Only in Pakistan would a speech by the army chief, reiterating his commitment to democracy and asking all institutions to abide by their constitutional boundaries, be seen as major news. That said, most lay observers would welcome what General Ashfaq Parvez Kayani said at the GHQ on Martyrs Day, especially his comments that indicated that the military would not interfere in the democratic process by taking sides following the prime minister’s conviction for contempt of court. General Kayani referred to constitutional limits placed on all institutions of state and suggested that these be respected — the implication further being that the military intended to abide by its constitutional role, at least this time. The military’s proper role at this time should be to stay above the fray and allow the political process to play itself out, no matter how messy it may get — since that is how things should work in a democracy.
As reassuring as the army chief’s speech may have been, one can argue that it has more than its fair share of irony. The reason for that is simple and undeniable: for much of the country’s existence, it has been ruled by the military, which seized power by overthrowing elected civilian governments. Even in the case of the current PPP-led government, its predicament was made worse by the whole memogate affair, which perhaps would not have ballooned out of proportion as it eventually will, had Pakistan been a normally functioning democracy with the military playing its proper constitutionally-mandated role. It is worth reminding readers that both Generals Ziaul Haq and Pervez Musharraf never stopped singing praises of democracy and vowing that they will restore it. We all know what transpired out of these words and how the nation suffered from years of debilitating military rule.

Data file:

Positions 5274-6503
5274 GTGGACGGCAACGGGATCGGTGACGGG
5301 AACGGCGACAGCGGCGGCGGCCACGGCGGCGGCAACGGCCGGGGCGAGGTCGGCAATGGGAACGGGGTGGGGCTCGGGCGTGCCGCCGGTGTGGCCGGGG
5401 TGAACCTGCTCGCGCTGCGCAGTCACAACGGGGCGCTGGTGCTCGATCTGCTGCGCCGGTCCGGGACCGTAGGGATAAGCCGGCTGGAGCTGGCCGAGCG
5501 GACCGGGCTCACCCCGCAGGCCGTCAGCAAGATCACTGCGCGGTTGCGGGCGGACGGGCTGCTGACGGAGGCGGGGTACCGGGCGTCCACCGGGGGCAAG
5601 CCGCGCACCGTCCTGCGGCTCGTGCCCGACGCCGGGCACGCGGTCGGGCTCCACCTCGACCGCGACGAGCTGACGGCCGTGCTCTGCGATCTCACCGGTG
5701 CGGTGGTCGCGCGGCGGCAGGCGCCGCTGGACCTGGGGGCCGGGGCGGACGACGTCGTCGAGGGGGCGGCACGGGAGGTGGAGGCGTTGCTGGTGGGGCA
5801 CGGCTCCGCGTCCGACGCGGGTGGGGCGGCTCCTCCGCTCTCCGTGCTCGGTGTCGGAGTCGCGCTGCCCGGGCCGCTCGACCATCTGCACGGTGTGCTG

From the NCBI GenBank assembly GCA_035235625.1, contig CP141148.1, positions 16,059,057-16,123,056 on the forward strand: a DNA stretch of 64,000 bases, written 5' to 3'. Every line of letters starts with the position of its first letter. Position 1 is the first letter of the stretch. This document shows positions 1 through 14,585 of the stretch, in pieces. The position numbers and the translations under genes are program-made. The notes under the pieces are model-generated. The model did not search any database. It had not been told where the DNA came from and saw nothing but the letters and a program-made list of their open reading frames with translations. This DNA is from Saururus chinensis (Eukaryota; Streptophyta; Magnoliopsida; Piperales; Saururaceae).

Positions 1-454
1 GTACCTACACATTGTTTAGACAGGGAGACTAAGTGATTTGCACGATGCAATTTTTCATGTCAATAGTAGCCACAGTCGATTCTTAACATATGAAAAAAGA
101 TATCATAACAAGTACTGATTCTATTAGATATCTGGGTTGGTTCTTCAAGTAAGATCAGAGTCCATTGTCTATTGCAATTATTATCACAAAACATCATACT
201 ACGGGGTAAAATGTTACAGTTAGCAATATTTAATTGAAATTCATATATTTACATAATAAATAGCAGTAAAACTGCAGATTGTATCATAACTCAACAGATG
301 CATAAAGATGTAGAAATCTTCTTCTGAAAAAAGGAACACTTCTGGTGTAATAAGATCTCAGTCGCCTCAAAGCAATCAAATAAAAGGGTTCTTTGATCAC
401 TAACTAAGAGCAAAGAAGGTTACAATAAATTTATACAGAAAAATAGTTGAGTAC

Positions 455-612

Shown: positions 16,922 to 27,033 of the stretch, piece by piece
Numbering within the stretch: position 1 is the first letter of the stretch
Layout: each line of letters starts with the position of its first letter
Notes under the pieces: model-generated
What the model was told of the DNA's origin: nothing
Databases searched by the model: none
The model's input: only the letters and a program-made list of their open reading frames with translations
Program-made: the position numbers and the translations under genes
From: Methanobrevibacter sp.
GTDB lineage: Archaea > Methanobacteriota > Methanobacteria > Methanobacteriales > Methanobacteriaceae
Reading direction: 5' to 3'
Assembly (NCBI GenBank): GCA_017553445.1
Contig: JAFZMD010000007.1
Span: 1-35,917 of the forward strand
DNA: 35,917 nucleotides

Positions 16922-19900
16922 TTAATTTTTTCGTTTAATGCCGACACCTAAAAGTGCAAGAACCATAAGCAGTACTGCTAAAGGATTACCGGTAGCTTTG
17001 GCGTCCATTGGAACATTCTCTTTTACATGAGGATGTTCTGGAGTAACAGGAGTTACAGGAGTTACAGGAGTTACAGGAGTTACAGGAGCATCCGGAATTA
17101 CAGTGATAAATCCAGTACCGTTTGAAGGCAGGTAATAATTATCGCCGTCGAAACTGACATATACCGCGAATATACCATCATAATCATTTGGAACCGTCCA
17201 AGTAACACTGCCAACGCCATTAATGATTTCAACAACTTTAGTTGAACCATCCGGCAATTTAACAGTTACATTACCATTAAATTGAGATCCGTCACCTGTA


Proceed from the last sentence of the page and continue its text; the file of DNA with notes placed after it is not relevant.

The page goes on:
Furthermore, since one is on this most important of subjects, i.e., civil-military relations in Pakistan’s fragmented and complex polity, perhaps it would not be out of place to suggest that if the military has now realised the virtues of the Constitution and the boundaries it sets on all institutions, then all policy matters, including foreign and security policy should be in the hands of the elected government of the day.
Published in The Express Tribune, May 2nd, 2012.
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